- Special Features
- Blogs & Columns
- Fun & Games
Last year’s Ford Escape was a hit, outselling both the Honda CR-V and the Toyota RAV4. Can its new model follow up with another big year?
For the past decade Ford has essentially made small changes every year to is crossover vehicle, dangerously pushing the limits of boredom. But 2013 features the biggest overhaul in its history, and we’re liking it.
Previous editions had a blocky design that was very 2001. The new Escape has a sleek sporty look that is both sophisticated and fun. The sport design leaks into the cabin. Gone are the squared edges and upright displays. The new interior is sexier and multi-faceted without sacrificing space making this a great car for running errands or going out for a night on the town.
The changes aren’t just aesthetic. Under the hood, Ford ditched the Mazda-based platform and switched it out for a Focus set-up on steroids. You can choose from a 1.6-liter, 2.0-liter or 2.5-liter engine. The 2.0-liter is the line’s workhorse, producing 240 horsepower and 270 lb-ft of torque. The three four-cylinder engines are all connected to an automatic transmission. Gone are the manual and hybrid options (Ford has dedicated its hybrid engines to the C-Max).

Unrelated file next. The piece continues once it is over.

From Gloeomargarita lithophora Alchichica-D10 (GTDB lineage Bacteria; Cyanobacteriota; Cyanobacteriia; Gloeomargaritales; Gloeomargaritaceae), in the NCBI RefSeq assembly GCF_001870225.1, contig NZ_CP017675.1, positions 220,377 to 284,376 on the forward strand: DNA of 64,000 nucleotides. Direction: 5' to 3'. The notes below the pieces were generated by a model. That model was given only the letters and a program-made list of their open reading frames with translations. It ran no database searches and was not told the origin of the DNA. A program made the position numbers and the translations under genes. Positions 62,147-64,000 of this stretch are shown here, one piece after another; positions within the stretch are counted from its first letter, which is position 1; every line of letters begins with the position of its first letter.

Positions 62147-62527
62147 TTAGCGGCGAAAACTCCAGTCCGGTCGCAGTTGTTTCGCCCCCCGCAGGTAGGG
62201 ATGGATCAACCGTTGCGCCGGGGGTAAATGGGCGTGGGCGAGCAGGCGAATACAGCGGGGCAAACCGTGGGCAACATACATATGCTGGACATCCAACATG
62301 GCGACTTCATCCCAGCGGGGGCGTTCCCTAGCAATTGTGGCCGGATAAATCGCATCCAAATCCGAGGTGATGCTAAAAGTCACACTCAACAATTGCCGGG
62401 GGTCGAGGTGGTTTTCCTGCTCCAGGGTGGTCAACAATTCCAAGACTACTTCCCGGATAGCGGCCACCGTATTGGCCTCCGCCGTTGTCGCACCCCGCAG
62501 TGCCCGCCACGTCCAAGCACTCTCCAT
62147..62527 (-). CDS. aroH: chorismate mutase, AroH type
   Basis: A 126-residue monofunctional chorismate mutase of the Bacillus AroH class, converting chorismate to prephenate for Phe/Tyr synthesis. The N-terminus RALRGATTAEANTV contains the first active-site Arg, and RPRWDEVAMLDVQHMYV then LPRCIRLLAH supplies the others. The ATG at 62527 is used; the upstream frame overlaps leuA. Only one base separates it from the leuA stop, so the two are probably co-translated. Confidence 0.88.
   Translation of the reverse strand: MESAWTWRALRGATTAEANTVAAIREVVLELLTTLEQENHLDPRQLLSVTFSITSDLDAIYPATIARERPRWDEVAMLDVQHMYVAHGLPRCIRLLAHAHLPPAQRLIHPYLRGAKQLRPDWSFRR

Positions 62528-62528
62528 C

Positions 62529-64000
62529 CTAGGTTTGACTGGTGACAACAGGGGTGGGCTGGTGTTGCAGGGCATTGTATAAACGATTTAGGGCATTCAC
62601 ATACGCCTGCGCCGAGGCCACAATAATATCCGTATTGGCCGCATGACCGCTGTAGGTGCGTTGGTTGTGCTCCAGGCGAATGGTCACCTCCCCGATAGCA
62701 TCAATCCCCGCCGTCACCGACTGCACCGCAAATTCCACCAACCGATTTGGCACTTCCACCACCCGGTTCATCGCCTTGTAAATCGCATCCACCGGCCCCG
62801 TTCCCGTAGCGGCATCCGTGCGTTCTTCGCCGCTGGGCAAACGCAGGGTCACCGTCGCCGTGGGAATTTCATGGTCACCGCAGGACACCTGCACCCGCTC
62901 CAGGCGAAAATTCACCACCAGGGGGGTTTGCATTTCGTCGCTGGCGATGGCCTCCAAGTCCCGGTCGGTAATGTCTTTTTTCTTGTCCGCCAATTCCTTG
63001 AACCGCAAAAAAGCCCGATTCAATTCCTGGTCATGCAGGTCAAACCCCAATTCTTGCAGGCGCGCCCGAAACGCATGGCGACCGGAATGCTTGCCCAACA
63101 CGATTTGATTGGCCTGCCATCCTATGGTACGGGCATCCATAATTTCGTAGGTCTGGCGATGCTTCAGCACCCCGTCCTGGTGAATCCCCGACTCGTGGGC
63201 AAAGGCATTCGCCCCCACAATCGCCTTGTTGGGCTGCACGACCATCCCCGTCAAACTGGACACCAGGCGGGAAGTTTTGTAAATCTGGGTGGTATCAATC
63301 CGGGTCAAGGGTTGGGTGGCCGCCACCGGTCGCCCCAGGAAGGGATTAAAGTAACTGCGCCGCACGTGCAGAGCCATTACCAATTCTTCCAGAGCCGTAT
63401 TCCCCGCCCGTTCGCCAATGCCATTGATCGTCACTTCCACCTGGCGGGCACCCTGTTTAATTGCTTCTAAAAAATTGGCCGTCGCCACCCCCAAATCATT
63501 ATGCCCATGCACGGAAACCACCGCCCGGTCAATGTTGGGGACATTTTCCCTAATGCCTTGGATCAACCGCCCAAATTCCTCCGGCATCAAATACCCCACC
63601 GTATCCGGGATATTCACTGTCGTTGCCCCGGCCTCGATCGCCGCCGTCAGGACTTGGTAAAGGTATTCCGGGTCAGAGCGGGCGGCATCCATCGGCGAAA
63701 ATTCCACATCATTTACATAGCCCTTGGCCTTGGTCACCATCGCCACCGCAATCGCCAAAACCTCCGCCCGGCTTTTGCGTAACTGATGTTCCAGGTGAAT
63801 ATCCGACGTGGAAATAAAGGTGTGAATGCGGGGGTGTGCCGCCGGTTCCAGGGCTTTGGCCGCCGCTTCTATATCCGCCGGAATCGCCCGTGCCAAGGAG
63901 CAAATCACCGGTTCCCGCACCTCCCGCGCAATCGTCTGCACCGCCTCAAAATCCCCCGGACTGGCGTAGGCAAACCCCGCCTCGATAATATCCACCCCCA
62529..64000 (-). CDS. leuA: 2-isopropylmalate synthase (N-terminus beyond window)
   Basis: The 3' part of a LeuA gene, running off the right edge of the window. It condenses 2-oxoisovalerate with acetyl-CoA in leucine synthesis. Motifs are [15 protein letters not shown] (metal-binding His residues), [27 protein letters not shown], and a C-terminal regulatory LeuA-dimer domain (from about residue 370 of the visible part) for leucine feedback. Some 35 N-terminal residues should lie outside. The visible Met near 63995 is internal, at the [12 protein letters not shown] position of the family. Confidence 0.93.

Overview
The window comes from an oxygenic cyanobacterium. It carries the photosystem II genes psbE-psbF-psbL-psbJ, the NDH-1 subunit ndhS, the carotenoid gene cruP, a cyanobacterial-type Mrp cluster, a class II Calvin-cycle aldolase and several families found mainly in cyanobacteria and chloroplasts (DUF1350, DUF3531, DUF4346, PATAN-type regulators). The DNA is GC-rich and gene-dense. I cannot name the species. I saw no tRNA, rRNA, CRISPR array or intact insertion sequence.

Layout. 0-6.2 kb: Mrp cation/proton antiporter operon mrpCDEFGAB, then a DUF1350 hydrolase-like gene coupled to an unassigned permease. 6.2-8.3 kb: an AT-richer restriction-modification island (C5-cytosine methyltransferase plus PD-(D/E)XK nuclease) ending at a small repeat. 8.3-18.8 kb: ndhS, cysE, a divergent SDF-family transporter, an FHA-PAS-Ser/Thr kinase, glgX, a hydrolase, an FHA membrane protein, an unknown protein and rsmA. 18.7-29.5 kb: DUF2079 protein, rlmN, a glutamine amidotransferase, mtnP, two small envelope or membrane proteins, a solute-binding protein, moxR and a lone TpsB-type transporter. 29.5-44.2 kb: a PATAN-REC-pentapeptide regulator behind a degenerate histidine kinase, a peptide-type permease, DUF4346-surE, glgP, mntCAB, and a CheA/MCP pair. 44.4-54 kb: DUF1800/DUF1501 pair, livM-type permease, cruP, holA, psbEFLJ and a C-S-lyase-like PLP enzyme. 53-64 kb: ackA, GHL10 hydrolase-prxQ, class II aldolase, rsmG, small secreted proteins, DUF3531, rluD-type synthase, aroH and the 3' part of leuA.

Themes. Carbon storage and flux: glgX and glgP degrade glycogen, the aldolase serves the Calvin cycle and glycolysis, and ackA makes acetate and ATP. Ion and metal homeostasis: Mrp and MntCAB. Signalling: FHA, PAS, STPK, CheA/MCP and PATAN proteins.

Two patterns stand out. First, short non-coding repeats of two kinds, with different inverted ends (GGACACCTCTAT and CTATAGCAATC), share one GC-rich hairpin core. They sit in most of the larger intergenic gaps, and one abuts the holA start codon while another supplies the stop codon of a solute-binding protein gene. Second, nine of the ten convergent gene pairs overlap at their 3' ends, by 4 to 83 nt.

The new design and engine makes the Escape feel like a supersized Focus. The higher center of gravity aside, the Escape feels safe, handles well thanks to the electrically-assisted power steering and is actually fun to drive. The only bad thing I could think of about it is the road noise from driving on anything but a perfectly smooth surface.
The price tag also changed. The new Escape starts at about $1000 more than its predecessor, but this is a case in which the increase is fully justified.
Ford went big on change with the 2013 Escape, and in this case change is very good. I just wonder if it will be able to best the new CR-V and redesigned RAV4.